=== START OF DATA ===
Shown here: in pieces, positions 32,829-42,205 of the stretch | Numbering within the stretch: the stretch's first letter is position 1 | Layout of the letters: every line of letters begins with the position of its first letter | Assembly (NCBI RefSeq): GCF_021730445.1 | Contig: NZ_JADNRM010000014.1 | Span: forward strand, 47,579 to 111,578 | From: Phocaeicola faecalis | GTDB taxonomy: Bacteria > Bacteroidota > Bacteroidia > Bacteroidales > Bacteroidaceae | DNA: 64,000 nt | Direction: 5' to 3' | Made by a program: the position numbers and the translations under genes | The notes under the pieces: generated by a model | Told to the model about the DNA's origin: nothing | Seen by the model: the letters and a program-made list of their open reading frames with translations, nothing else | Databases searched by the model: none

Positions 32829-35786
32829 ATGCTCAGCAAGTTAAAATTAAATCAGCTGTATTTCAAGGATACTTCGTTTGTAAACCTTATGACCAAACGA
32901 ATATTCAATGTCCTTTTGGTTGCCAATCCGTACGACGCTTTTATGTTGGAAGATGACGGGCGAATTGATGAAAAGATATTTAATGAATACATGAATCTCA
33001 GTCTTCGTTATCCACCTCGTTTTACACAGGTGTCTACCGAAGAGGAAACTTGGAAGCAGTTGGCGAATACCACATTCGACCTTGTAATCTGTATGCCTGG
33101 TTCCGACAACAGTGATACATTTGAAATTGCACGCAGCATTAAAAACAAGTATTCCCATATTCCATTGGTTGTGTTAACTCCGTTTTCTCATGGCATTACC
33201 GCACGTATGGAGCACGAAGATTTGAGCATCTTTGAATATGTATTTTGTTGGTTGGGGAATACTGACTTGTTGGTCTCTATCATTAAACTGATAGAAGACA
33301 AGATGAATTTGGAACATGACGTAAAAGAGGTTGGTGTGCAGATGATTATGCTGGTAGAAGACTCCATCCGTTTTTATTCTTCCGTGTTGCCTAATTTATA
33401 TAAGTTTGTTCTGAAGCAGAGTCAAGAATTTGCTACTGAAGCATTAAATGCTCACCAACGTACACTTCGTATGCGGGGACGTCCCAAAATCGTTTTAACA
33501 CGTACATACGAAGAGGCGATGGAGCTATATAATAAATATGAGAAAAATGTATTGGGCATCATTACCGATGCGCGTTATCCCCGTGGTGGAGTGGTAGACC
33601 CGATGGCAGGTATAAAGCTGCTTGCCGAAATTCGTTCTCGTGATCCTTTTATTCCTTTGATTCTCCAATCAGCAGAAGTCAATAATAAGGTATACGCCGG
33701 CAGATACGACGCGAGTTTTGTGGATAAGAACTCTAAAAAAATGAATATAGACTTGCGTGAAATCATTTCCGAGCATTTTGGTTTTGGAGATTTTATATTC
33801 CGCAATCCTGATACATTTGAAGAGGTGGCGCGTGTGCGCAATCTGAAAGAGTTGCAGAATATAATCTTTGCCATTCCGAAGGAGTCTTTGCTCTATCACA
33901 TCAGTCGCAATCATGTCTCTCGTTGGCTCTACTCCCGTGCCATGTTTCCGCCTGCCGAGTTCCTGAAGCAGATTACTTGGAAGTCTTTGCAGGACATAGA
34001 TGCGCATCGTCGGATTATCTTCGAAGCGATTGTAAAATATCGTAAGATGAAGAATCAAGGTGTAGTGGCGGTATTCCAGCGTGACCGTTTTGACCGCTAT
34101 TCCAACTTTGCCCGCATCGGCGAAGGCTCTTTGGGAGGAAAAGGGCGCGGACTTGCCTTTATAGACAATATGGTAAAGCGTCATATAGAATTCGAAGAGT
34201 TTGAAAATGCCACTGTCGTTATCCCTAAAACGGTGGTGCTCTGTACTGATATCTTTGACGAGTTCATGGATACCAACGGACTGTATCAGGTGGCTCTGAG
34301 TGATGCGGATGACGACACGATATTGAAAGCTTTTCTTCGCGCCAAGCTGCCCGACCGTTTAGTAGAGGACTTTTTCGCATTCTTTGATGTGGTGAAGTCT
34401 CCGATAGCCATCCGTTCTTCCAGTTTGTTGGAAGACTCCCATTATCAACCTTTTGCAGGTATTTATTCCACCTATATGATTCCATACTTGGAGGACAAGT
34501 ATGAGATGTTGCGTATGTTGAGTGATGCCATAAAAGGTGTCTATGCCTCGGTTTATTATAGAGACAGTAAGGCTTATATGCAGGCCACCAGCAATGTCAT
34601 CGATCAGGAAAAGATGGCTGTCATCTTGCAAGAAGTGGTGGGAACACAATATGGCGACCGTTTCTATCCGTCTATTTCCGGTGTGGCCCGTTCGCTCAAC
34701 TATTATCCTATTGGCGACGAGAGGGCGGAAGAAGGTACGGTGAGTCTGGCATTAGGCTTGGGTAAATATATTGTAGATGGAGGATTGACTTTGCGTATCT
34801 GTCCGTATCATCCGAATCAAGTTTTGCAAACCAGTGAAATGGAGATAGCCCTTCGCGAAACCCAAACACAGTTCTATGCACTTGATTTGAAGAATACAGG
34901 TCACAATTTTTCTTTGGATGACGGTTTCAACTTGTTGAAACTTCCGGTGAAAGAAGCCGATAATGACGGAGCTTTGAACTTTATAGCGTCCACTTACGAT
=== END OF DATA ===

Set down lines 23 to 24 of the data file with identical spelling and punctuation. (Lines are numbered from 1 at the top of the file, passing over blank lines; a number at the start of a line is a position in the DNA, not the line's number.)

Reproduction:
34801 GTCCGTATCATCCGAATCAAGTTTTGCAAACCAGTGAAATGGAGATAGCCCTTCGCGAAACCCAAACACAGTTCTATGCACTTGATTTGAAGAATACAGG
34901 TCACAATTTTTCTTTGGATGACGGTTTCAACTTGTTGAAACTTCCGGTGAAAGAAGCCGATAATGACGGAGCTTTGAACTTTATAGCGTCCACTTACGAT